Napoleon and Wellington

Napoleon and Wellington

The Battle of Waterloo- and the Great Commanders Who Fought It

Book - 2001
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Baker & Taylor
An award-winning historian explores the relationship between the French emperor Napoleon Bonaparte and the Duke of Wellington prior to and in the aftermath of the Battle of Waterloo, the most decisive battle of the nineteenth century. 35,000 first printing.

Baker
& Taylor

Explores the relationship between the French emperor Napoleon Bonaparte and the Duke of Wellington prior to and in the aftermath of the Battle of Waterloo, the most decisive battle of the nineteenth century.

Simon and Schuster

An award-winning historian offers an eye-opening view of the relationship between Napoleon Bonaparte and the Duke of Wellington, whose lives moved inexorably to their meeting at Waterloo, one of the most famous battles of all time.


At breakfast on the morning of the battle of Waterloo, the Emperor Napoleon declared that the Duke of Wellington was a bad general, the British were bad soldiers and that France could not fail to win an easy victory. Forever afterwards, historians have accused him of gross overconfidence and massively underestimating the caliber of the British commander opposite him. Now Andrew Roberts presents an original, highly revisionist view of the relationship between the two greatest captains of their age and of the great battle that determined European history in the nineteenth century.

Napoleon, who was born in the same year as Wellington -- 1769 -- fought Wellington by proxy years earlier in the Peninsular War, praising his ruthlessness in private while publicly deriding him as a mere "general of sepoys." In contrast, Wellington publicly lauded Napoleon, saying that his presence on a battlefield was worth forty thousand men, but privately he wrote long memoranda lambasting Napoleon's campaigning techniques.

Although Wellington saved Napoleon from execution after Waterloo, the emperor left money in his will to the man who had tried to assassinate the duke. Wellington in turn amassed a series of Napoleonic trophies of his great victory, even sleeping with two of the emperor's mistresses.

The fascinating, constantly changing relationship between these two historical giants forms the basis of Andrew Roberts's compelling study in pride, rivalry, propaganda, nostalgia and posthumous revenge. It is at once a brilliant work of military history and a triumphant biography.

Featuring a cast of fascinating supporting characters -- including the empress Josephine, the Prince Regent and Talleyrand -- Napoleon and Wellington provides the definitive account of the most decisive battle of the nineteenth century.

An award-winning historian offers an eye-opening view of the relationship between Napoleon Bonaparte and the Duke of Wellington, whose lives moved inexorably to their meeting at Waterloo, one of the most famous battles of all time.


At breakfast on the morning of the battle of Waterloo, the Emperor Napoleon declared that the Duke of Wellington was a bad general, the British were bad soldiers and that France could not fail to win an easy victory. Forever afterwards, historians have accused him of gross overconfidence and massively underestimating the caliber of the British commander opposite him. Now Andrew Roberts presents an original, highly revisionist view of the relationship between the two greatest captains of their age and of the great battle that determined European history in the nineteenth century.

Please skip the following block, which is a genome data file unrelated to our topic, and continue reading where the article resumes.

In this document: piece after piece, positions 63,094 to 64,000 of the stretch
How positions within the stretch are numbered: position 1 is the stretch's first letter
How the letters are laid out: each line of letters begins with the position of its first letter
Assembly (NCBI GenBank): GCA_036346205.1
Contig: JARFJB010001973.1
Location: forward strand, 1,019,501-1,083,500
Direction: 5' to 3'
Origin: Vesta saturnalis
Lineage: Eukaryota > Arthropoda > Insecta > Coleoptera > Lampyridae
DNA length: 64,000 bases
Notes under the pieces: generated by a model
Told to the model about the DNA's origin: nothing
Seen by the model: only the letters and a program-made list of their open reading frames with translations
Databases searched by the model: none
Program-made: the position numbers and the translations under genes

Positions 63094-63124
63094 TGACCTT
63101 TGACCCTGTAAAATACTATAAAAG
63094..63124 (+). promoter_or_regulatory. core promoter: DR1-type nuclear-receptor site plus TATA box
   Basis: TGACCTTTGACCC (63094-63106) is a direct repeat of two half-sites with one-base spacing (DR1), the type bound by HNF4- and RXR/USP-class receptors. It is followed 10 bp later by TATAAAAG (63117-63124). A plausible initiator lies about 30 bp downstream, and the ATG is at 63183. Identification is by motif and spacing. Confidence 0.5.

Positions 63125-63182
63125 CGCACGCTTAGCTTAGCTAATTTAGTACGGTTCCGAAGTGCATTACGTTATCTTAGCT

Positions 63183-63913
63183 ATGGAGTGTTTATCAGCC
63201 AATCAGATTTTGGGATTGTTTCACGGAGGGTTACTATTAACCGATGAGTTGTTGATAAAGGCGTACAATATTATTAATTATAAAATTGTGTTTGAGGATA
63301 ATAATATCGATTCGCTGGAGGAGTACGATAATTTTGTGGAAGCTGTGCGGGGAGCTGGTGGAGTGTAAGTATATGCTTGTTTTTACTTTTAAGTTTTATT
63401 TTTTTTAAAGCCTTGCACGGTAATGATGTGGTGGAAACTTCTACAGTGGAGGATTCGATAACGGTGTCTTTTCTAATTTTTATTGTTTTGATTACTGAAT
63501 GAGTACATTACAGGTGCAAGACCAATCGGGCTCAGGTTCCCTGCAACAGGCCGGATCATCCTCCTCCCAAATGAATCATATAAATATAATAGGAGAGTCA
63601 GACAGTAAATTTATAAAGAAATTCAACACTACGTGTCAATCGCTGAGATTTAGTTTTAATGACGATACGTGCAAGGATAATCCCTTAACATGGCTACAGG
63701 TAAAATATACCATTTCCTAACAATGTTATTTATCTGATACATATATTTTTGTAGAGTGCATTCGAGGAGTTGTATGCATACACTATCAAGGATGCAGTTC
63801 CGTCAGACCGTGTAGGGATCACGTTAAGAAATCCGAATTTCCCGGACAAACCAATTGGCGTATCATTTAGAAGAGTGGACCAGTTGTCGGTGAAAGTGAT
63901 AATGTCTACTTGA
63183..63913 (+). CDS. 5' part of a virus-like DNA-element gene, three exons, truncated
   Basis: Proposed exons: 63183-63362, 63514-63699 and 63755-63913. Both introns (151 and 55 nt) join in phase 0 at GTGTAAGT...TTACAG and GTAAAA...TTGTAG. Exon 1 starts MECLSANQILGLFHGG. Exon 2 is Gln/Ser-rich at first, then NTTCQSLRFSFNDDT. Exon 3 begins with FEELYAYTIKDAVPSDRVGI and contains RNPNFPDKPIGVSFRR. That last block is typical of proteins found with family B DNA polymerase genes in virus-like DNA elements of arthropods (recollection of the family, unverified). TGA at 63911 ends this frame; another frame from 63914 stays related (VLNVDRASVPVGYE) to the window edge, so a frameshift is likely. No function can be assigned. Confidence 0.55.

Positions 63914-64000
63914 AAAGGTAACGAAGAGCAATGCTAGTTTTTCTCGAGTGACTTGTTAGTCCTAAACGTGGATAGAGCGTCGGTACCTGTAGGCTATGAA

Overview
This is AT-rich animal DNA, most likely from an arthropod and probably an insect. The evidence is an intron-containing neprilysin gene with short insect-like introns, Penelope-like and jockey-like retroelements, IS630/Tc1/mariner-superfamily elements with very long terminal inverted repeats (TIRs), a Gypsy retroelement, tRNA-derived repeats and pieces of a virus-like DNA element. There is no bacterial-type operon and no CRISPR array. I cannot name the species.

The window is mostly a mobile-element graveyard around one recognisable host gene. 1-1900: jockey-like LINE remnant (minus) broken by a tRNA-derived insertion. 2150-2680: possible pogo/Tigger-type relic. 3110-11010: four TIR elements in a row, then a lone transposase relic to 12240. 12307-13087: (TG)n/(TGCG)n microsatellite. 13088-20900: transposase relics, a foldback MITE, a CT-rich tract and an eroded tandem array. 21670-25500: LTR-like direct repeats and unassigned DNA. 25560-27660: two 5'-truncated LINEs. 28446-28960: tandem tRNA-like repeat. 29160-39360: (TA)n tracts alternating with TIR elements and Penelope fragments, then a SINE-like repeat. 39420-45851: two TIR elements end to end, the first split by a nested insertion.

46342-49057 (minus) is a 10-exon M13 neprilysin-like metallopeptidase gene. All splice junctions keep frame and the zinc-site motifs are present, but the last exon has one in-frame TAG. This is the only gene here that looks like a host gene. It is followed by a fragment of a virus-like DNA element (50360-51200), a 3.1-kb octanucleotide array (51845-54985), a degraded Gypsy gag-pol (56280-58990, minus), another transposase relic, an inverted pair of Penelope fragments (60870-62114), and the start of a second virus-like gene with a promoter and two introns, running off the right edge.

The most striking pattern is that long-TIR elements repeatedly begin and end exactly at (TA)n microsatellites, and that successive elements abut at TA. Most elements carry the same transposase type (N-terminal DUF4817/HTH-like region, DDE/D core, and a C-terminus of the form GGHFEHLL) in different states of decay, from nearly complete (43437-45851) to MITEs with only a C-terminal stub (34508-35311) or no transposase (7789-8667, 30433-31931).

Napoleon, who was born in the same year as Wellington -- 1769 -- fought Wellington by proxy years earlier in the Peninsular War, praising his ruthlessness in private while publicly deriding him as a mere "general of sepoys." In contrast, Wellington publicly lauded Napoleon, saying that his presence on a battlefield was worth forty thousand men, but privately he wrote long memoranda lambasting Napoleon's campaigning techniques.

Although Wellington saved Napoleon from execution after Waterloo, the emperor left money in his will to the man who had tried to assassinate the duke. Wellington in turn amassed a series of Napoleonic trophies of his great victory, even sleeping with two of the emperor's mistresses.

The fascinating, constantly changing relationship between these two historical giants forms the basis of Andrew Roberts's compelling study in pride, rivalry, propaganda, nostalgia and posthumous revenge. It is at once a brilliant work of military history and a triumphant biography.

Featuring a cast of fascinating supporting characters -- including the empress Josephine, the Prince Regent and Talleyrand -- Napoleon and Wellington provides the definitive account of the most decisive battle of the nineteenth century.

Publisher: New York : Simon & Schuster, 2001
ISBN: 9780743228329
0743228324
Branch Call Number: 940.27 NAPOL ROBER
Characteristics: xxxii, 350 pages ; 16 unnumbered pages of plates : illustrations (some color), maps ; 24 cm
Notes: Originally published in Great Britain in 2001 by Weidenfeld & Nicolson

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JeremiahSutherland Feb 17, 2012

A new take on the two legendary adversaries. The book spends most of its time comparing and contrasting the personalities of Wellington and Boney.

Nothing especially new or interesting, but it does provide a shorter read than digging through the individual biographies of these two people.

l
lscottl
Nov 29, 2010

Enjoyable. There is a good mix of personality traits and battle strategies of both master commanders. Maps help along with the adventure.

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